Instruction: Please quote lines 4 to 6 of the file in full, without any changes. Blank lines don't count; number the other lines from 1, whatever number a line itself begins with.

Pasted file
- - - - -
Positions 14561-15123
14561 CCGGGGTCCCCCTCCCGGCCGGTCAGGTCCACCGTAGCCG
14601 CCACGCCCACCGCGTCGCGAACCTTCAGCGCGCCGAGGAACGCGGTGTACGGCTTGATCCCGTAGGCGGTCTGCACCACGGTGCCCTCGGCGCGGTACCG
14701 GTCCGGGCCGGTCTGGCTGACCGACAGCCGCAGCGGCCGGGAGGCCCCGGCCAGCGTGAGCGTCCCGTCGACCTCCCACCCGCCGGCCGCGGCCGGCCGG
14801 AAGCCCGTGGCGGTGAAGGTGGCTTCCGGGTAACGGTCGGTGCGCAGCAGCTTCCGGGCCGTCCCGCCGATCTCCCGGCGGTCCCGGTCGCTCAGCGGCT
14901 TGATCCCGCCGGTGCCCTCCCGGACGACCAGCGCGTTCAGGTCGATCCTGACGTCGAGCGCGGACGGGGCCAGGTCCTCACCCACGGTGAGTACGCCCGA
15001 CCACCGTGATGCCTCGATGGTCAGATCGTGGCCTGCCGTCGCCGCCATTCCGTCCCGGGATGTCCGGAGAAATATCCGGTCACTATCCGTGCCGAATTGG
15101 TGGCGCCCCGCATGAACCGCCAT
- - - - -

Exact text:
14701 GTCCGGGCCGGTCTGGCTGACCGACAGCCGCAGCGGCCGGGAGGCCCCGGCCAGCGTGAGCGTCCCGTCGACCTCCCACCCGCCGGCCGCGGCCGGCCGG
14801 AAGCCCGTGGCGGTGAAGGTGGCTTCCGGGTAACGGTCGGTGCGCAGCAGCTTCCGGGCCGTCCCGCCGATCTCCCGGCGGTCCCGGTCGCTCAGCGGCT
14901 TGATCCCGCCGGTGCCCTCCCGGACGACCAGCGCGTTCAGGTCGATCCTGACGTCGAGCGCGGACGGGGCCAGGTCCTCACCCACGGTGAGTACGCCCGA